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November 4, 2009

Bush, bring him to justice not to Canada

Reuel S. Amdur

Reuel S. AmdurGeorge W. Bush came to Canada on a speaking tour, appearing in Edmonton, Saskatoon, and Montreal between October 20 and 22.

Other like celebrities sharing what little wisdom they have with us this month are Dick Cheney and Tony Blair.

So who would invite these scoundrels? tinePublic Inc. gets the credit.

tinePublic Inc. is the creation of Christian Darbyshire and Andy McCreath, two buddies since Calgary high school days. Their business consists in peddling big-name speakers for engagements across Canada.

We left a message on Darbyshire’s voice mail asking about their invitation to war criminal George W. Bush but he did not return the call.

This dynamic duo has also brought Canada such other big names as Bill Clinton, Alan Greenspan, Colin Powell, Rudy Giuliani, and Lance Armstrong. It might have been interesting to put Powell on the same bill with Bush, but alas that did not happen. Recently, they arranged the appearance of Donald "You’re fired" Trump. But let’s go back to Bush.

Bush violated international law in his invasion of Iraq. As former United Nations Secretary- General Kofi Annan put it, "From the [UN] Charter point of view, it was illegal." Then there is the matter of transporting people for detention and torture to secret sites around the globe and the torture of prisoners at Guanatanamo, Bagram, and Abu Graib. One could go on.

Yet, he is a "name" and will make tinePublic lots of money. And Bush was admitted to Canada, unlike British MP George Galloway, against whom no one has alleged any war crimes.

Concern about war crimes charges has interfered with the travel plans of some other public figures. Israeli officials have begun to feel the heat. Israeli cabinet member Moshe Yaalon will not go to Great Britain for fear of arrest at the instigation of human rights organizations. Why not Bush?

Bush is in a different league. Unlike Yaalon, he is a former U.S. President, and as such governments would not dare try to bring him to justice. The same situation exists for Vladimir Putin with respect to his crimes in Chechyna. This situation reflects on developments in international law going back to the Nuernberg war crimes trials.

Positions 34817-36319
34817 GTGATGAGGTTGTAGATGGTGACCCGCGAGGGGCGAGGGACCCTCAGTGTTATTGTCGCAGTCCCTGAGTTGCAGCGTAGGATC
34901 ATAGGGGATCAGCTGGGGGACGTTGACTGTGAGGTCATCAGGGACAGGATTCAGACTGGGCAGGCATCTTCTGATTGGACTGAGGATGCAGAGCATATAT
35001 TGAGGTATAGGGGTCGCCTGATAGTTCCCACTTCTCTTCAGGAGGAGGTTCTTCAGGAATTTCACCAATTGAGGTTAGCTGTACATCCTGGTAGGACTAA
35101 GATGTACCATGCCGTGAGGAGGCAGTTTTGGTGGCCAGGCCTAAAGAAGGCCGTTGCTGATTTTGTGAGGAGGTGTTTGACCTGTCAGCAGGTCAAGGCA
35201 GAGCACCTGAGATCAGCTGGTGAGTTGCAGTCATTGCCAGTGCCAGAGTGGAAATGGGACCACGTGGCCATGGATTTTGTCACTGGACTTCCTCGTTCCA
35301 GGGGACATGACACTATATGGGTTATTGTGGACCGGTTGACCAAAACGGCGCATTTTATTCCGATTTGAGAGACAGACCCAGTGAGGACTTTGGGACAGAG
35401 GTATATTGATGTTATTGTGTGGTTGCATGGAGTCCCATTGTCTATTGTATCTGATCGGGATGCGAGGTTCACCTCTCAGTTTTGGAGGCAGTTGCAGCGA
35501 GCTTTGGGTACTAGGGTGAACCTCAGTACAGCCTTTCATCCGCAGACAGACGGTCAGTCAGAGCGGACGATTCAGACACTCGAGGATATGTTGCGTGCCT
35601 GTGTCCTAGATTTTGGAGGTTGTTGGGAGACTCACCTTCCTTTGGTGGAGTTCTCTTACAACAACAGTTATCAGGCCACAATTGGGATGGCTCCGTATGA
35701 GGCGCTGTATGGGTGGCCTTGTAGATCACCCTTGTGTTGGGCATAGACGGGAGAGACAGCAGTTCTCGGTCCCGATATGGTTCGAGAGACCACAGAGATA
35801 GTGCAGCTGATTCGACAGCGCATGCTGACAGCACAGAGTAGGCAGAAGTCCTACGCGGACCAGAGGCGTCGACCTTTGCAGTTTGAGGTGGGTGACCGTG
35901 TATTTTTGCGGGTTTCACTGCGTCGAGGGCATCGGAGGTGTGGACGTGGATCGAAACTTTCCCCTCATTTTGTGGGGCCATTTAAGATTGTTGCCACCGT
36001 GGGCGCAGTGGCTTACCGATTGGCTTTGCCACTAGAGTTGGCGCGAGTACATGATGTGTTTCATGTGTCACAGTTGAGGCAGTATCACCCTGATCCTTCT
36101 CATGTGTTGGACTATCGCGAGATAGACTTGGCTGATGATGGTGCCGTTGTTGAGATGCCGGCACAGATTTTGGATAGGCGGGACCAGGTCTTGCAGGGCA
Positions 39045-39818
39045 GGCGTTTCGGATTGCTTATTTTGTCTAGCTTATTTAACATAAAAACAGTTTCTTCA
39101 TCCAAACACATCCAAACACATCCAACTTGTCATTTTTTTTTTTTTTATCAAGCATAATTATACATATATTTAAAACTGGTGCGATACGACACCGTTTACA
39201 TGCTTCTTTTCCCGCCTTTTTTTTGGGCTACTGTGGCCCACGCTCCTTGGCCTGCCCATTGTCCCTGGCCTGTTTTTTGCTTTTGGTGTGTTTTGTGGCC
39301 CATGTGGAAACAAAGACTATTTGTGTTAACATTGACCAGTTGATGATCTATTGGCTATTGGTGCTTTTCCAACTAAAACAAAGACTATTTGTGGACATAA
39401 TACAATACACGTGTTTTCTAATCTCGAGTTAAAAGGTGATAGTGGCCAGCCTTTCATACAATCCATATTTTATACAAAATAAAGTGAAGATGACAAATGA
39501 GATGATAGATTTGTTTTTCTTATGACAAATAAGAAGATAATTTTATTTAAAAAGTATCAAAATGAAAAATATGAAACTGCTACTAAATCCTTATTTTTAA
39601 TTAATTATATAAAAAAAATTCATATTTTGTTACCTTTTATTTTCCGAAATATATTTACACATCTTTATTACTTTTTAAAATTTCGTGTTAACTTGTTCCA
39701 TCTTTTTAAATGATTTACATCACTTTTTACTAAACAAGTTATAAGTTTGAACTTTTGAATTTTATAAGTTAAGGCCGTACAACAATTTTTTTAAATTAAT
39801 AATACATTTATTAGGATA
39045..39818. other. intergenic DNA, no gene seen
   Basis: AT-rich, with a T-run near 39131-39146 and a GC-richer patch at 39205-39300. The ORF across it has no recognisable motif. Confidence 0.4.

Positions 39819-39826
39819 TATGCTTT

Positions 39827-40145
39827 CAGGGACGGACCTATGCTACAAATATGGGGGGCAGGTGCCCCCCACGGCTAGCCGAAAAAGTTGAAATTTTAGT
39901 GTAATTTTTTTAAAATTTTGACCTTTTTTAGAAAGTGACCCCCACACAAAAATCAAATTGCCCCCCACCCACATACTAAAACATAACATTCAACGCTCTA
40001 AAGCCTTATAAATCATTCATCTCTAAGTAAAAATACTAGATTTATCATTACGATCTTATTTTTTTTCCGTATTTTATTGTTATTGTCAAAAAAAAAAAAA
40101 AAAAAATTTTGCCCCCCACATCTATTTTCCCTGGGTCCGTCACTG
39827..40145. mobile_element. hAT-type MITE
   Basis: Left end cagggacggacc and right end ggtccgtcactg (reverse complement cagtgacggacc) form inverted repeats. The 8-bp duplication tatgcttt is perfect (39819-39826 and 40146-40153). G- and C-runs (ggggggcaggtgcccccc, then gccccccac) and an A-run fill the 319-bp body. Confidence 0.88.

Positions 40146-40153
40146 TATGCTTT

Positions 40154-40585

The Nuernberg trials took place under the cloud of extreme partiality. That point was fleshed out in detail by F.J.P. Veale in his book Advance to Barbarism, first published in 1948.

While not in the least denying the horrible crimes committed by the Nazis, Veale hit hard on the failure to bring charges before a neutral tribunal.

He also pointed out that Nuernberg was not prepared to entertain charges against the Allies, such as the carpet-bombing of Dresden. The Soviet Union wanted the Nazis charged with the Katyn massacre of Polish officers, a crime which–it was clear even then–was committed by the Soviets.

The tribunal refused to explore the matter objectively, though damning evidence was quite accessible and a key witness, a Swiss forensic physician, could have been called to give testimony.

What we have in Nuernberg is, as Richard Falk put it, "victor’s justice," or as Veale expressed it, "The most serious war crime is to be on the losing side."

Yet, Falk, an expert in international law, does not go all the way with Veale. Veale saw Nuernberg as a major stepping stone toward increased dehumanization of war. On the other hand, Falk sees it as setting a legal precedent for charges against war criminals on all sides.

He acknowledges that the powerful still largely control the process, so that Saddam was turned over to his enemies for trial and execution while Bush goes scot-free. Nevertheless, the reach of international law is extending farther, even on occasion causing grief for victors. Just ask Yaalon.

No, Bush was neither barred nor arrested when he showed up at a Canadian Immigration check-point, but it is important to keep his criminal conduct in the public eye. We are just beginning to see the positive fruits of Nuernberg, and we need to talk them up.

Reuel S. Amdur is a freelance writer based across the river from Ottawa.

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On July 7, 2024 in Toronto, Canada, Dimitri Lascaris delivered a speech on the right to resist oppression.

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